Friday, June 05, 2009

What is Wrong with Electronics Manufacturers?

I currently have a clock radio and an answering machine that are driving me crazy. We've just started thunderstorm season, so I've had a few opportunities to lose power for extended periods of time. Neither of these gadgets performs what I'd consider well during these events.

The worse is the clock radio. It doesn't have a battery backup, just a capacitor. When I lose power for more than, say, thirty seconds, I lose the time, the alarm settings, and all of the station presets. I have another clock radio that does have a battery backup, but it has an analog tuner and no presets, and the clock tends to run fast on the battery.

The answering machine has battery backup, which lasts for a few hours. If the outage is too long, however, it too loses the time, but it also loses the outgoing and incoming messages. Yes, any messages that were stored on the machine are now gone.

Now, I've had both of these for awhile. The answering machine is from the mid-90s, and the clock is from 2001 or 2002. So I've been considering replacing them.

The thing that I find maddening is that, in 2009, clock radios still don't use non-volatile solid state memory to record their settings. The closest I've been able to find, in a form factor appropriate for my nightstand, is an Oregon Scientific weather radio. It uses non-volatile storage for settings, and even gets the time signal from the atomic clock in Colorado. It doesn't have a normal AM/FM tuner, though, only the weather stations.

Answering machines are no better. There's one model from AT&T that seems to have non-volatile settings. If you have caller ID an incoming call will even reset the time after an outage.

How much memory do you need to store settings and messages? Settings take almost nothing, the cheapest thumb drive would serve adequately. For a clock, it's 3 bytes per alarm setting, 4 if you want to specify on which days of the week the alarm should be active. A radio station is 1 byte. Voice recording takes substantially more, but still not ridiculous amounts. Yes, there are devices out there that have non-volatile storage, but seriously, one of each type?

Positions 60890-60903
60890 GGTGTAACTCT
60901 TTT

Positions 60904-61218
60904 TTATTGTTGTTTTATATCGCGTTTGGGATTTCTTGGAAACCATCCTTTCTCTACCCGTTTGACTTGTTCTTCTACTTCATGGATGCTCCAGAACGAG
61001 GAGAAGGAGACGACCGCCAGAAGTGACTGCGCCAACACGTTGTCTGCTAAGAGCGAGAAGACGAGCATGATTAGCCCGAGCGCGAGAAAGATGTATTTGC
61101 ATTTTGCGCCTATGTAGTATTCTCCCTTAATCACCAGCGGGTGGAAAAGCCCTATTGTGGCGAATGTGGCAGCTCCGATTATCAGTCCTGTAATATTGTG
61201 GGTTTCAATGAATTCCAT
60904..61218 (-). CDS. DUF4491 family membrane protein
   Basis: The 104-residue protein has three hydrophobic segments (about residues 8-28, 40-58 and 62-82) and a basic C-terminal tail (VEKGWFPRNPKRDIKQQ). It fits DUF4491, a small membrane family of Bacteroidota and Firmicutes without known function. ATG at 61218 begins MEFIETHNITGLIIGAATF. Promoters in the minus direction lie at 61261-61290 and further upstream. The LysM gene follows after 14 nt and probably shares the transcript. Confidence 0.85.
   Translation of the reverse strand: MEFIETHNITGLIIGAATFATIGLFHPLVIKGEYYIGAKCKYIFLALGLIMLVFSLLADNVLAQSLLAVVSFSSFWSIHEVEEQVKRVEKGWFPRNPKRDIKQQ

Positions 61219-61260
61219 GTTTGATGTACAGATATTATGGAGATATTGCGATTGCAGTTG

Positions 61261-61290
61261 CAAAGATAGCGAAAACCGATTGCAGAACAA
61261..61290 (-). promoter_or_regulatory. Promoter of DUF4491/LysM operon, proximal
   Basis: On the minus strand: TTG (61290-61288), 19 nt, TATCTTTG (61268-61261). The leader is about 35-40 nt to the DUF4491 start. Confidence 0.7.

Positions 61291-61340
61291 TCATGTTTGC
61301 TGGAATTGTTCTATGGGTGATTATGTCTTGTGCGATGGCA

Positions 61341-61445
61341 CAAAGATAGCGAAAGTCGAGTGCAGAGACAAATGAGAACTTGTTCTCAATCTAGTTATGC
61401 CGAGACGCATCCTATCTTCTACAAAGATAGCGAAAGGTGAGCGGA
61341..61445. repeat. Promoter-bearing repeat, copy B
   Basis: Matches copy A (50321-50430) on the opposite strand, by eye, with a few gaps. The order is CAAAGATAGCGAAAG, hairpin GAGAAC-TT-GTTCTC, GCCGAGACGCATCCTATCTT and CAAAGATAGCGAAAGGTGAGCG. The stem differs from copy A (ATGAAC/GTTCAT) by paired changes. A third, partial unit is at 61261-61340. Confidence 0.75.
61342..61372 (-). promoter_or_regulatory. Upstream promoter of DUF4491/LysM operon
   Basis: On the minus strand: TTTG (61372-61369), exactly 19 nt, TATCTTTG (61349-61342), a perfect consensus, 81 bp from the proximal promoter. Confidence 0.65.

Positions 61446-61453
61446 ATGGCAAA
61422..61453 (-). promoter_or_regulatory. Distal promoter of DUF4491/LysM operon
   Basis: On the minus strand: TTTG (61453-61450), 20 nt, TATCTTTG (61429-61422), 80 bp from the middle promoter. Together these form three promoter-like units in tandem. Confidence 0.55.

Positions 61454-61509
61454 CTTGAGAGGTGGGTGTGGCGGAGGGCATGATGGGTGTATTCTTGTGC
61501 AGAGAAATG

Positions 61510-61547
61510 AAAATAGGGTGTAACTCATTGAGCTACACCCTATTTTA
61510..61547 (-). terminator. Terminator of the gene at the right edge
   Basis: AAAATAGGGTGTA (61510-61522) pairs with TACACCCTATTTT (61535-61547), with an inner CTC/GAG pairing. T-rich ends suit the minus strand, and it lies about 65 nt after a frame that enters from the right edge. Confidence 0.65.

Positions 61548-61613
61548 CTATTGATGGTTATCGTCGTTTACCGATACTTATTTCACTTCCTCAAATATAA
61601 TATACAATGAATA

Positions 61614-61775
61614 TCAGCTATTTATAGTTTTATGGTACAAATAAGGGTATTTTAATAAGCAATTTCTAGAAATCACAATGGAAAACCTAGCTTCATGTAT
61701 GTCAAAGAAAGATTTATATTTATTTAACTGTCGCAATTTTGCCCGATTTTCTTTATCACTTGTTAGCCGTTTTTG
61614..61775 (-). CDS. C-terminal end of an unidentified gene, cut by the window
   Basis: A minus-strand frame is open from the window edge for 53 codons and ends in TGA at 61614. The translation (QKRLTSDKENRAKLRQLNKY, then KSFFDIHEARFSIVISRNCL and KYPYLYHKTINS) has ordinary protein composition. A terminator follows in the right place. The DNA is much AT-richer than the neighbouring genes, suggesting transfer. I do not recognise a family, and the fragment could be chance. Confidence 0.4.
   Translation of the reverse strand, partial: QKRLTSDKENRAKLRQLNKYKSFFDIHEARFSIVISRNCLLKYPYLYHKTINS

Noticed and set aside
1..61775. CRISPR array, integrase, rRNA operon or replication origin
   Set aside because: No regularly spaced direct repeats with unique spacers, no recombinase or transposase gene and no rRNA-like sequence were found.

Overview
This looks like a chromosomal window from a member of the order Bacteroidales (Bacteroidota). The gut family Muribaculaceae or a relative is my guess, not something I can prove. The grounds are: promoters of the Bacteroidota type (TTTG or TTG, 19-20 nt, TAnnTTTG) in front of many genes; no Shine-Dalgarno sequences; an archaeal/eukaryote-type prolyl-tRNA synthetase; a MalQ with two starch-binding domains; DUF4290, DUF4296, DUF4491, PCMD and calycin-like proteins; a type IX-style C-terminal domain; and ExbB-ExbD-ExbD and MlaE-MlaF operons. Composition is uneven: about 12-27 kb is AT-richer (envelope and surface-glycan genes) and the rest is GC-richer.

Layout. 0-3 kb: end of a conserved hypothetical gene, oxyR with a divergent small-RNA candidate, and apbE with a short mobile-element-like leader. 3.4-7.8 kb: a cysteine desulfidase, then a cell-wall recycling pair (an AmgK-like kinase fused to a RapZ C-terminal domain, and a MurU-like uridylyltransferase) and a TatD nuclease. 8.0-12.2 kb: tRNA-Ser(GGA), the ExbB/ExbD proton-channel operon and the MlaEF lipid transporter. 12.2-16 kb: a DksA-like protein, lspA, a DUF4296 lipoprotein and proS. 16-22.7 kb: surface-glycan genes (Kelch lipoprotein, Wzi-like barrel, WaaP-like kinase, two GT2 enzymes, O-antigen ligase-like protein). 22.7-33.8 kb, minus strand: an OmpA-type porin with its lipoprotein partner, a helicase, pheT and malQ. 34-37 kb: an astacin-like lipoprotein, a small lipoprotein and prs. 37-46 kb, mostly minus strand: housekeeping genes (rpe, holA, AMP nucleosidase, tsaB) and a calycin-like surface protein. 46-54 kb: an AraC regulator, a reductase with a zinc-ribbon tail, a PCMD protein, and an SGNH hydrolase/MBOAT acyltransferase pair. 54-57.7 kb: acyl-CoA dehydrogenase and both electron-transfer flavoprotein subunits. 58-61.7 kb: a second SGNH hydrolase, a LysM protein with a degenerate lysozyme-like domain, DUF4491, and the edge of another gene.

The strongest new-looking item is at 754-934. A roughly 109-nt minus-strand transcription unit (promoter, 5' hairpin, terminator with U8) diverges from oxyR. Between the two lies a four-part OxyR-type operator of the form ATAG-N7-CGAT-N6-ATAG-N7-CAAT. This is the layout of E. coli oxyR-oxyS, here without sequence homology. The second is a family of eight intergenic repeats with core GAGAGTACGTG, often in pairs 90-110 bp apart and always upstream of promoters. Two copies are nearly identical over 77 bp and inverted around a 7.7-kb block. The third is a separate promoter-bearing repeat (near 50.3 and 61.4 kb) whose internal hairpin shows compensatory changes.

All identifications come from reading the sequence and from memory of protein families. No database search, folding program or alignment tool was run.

One thing I've noticed, looking at clock radios online, is that they're either bare-bones pieces of garbage, or they can dock an iPod and produce concert-hall-like sound. Really? For an alarm clock? An alarm clock has a pretty simple function: to keep track of the time, wake you up when you've told it to, and do all of this with as small a footprint as possible. You would never know it from what's on the market today.

Answering machines almost seem to have been written off completely by their manufacturers. I don't get it. Voice mail is under someone else's control. (No, the irony of posting this on a blog controlled by Google isn't lost on me.) Voice mail can't tell you if your power's still out. Most answering machines these days are remotely controllable, and you don't have to remember a special number to call. You can walk through your door, look right at your answering machine, and know immediately if you have any messages. (Well, unless your power went out and your machine dumped all of them.) Mine has a number: "Hey, here's how many messages are waiting for you!" though I know some just have a little blinking light.